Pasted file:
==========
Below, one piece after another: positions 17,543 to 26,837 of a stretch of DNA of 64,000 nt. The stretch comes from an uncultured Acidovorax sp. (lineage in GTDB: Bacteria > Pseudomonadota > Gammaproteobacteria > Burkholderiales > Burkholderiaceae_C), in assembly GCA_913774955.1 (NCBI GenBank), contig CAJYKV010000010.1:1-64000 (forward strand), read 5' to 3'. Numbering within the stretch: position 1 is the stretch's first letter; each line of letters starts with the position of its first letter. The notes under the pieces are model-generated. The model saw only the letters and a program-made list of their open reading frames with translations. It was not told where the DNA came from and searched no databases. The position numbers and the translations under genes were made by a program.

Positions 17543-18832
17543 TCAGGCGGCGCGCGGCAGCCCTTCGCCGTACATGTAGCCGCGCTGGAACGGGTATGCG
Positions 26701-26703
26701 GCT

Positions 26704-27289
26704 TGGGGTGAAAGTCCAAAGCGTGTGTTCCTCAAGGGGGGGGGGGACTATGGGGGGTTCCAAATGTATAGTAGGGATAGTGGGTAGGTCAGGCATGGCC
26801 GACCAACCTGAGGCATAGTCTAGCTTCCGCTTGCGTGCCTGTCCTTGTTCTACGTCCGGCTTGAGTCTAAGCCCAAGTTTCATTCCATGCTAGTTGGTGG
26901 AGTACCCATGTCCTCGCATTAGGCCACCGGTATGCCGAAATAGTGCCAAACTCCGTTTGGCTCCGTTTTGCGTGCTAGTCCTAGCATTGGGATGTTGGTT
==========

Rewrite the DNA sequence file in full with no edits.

Below, one piece after another: positions 17,543 to 26,837 of a stretch of DNA of 64,000 nt. The stretch comes from an uncultured Acidovorax sp. (lineage in GTDB: Bacteria > Pseudomonadota > Gammaproteobacteria > Burkholderiales > Burkholderiaceae_C), in assembly GCA_913774955.1 (NCBI GenBank), contig CAJYKV010000010.1:1-64000 (forward strand), read 5' to 3'. Numbering within the stretch: position 1 is the stretch's first letter; each line of letters starts with the position of its first letter. The notes under the pieces are model-generated. The model saw only the letters and a program-made list of their open reading frames with translations. It was not told where the DNA came from and searched no databases. The position numbers and the translations under genes were made by a program.

Positions 17543-18832
17543 TCAGGCGGCGCGCGGCAGCCCTTCGCCGTACATGTAGCCGCGCTGGAACGGGTATGCG
Positions 26701-26703
26701 GCT

Positions 26704-27289
26704 TGGGGTGAAAGTCCAAAGCGTGTGTTCCTCAAGGGGGGGGGGGACTATGGGGGGTTCCAAATGTATAGTAGGGATAGTGGGTAGGTCAGGCATGGCC
26801 GACCAACCTGAGGCATAGTCTAGCTTCCGCTTGCGTGCCTGTCCTTGTTCTACGTCCGGCTTGAGTCTAAGCCCAAGTTTCATTCCATGCTAGTTGGTGG
26901 AGTACCCATGTCCTCGCATTAGGCCACCGGTATGCCGAAATAGTGCCAAACTCCGTTTGGCTCCGTTTTGCGTGCTAGTCCTAGCATTGGGATGTTGGTT